Dauchy offered that credit unions must figure ways to "attract and retain talent not just through compensation," but through "career pathing," engaging work and work-from-home programs.
“To counteract the tight labor market, they must also continue to increase efficiency,” he said. “The pandemic prompted companies to use technology and increase online services in the absence of traditional customer interaction, and financial institutions were no exception.”
In an effort to combat the highest employment shortages in decades, Trellance launched a new “as-a-service” model. The solution offers credit unions access to talent in data science, software and data management technologies, user experience and cloud migration, among other areas.
“Credit unions face stiff competition from new tech-first financial firms who are working aggressively to capture market share from traditional financial services, and too many CUs are losing the battle,” Trellance President and CEO Tom Davis said. “In this dynamic environment, they need advanced tech practitioners to become more agile in adopting new technology and responding to trends as they emerge. It can be challenging to bring these professionals in-house as full-time employees.”
The 2.2 billion Denver, Colo.-based Credit Union of Colorado is among Trellance clients piloting the solution. The credit union serves more than 148,000 members.
“Augmenting our team with experienced tech professionals from Trellance allowed us to seamlessly complete the development of new tools, even when faced with a staff shortage,” said Terry Leis, president and CEO of Credit Union of Colorado. “We see it as another avenue that can help us more nimbly seize opportunities and respond to changes with greater ease.”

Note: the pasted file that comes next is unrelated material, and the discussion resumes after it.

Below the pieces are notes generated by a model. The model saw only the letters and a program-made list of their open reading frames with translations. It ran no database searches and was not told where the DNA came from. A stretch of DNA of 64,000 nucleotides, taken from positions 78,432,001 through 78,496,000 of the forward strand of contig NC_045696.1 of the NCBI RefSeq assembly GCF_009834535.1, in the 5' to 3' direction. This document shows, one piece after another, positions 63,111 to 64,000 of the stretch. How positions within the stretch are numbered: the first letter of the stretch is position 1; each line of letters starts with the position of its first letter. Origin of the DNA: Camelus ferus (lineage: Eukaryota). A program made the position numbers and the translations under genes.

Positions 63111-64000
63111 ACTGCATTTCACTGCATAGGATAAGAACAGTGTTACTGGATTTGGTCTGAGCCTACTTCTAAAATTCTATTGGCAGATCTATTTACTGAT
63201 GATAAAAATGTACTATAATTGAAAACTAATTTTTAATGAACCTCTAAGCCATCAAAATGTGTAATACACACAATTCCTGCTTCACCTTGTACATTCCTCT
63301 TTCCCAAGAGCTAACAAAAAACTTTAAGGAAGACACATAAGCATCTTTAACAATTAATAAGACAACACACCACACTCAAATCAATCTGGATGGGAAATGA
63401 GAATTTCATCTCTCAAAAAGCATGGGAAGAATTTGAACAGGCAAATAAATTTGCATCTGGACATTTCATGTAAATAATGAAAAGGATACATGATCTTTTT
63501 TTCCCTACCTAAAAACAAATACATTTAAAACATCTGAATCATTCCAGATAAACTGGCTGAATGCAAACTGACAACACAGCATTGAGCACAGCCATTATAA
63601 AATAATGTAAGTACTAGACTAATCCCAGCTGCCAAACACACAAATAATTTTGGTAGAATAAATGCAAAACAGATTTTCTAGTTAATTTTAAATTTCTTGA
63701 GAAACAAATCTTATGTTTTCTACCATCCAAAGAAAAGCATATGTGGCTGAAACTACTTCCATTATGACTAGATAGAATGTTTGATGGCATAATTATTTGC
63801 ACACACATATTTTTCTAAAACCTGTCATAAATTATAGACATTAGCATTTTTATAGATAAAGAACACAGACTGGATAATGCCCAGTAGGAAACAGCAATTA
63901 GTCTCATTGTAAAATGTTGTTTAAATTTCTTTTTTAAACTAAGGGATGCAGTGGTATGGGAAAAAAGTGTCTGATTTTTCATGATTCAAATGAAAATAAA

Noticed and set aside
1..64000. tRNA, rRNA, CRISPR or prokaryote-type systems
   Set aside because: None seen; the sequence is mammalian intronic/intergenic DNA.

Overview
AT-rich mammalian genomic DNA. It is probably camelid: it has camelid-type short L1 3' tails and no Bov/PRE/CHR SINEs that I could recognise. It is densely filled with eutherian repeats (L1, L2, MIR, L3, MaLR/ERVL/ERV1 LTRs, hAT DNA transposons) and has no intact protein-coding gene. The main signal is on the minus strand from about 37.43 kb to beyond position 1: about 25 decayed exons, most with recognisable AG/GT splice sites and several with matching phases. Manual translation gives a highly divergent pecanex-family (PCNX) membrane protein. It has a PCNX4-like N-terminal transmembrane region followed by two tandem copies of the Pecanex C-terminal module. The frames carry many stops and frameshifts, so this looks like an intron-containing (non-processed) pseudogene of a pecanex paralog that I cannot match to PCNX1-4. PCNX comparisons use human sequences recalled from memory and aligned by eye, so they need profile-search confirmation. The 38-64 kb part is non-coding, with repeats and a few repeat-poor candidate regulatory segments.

Bhalla noted that pilot programs began “somewhat organically,” due to clients experiencing staff turnover or that they “simply didn’t have resources internally” to move critical projects forward.
“After piloting with four credit unions, we determined this need was pressing enough for Trellance to devote resources to the creation of a new professional staffing business unit,” he said.
Bhalla further explained that the “as-a-service” model provides credit unions with more “immediate access to skilled tech workers” who understand the industry and can work in a secure, cloud-based environment.
“They are Trellance employees, not the credit union’s, who work within the credit union’s digital environment and provide support the same way an employee would,” Bhalla continued. “Our professional staffing team is skilled in the areas of data science, software and data management technologies, user experience, and cloud migration.”
Making the Case for Workload Automation
SMA Technologies' answer to IT staffing shortages is its OpCon solution, a workload automation and orchestration platform that provides enterprise-level power and scalability with a simple-to-use, low-code interface, Dauchy explained.
“OpCon removes some or all of the human interventions necessary to execute a task, freeing IT staff to exercise their strengths in completing higher-value initiatives,” he said.
To date more than 600 clients, including Baxter Credit Union, American Airlines Federal Credit Union and Mountain America Credit Union, are successfully using the OpCon solution.
“The use cases for automation are wide-ranging, from payments to loan servicing to file management of document imaging, business intelligence and reporting applications,” said Dauchy.
The platform also eliminates the need for expensive IT hardware, software licensing fees and the staff required to support on-site infrastructure, explained SMA Technologies Vice President of Product Todd Weiss. This approach, he added, ensures business continuity during a natural disaster or other major disruption as applications and data are securely backed up and protected.
"Outsourcing is a growing trend in the financial services industry and migration to the cloud is just another sign of how financial institutions are looking for efficiencies in their workload automation systems and processes," Weiss said.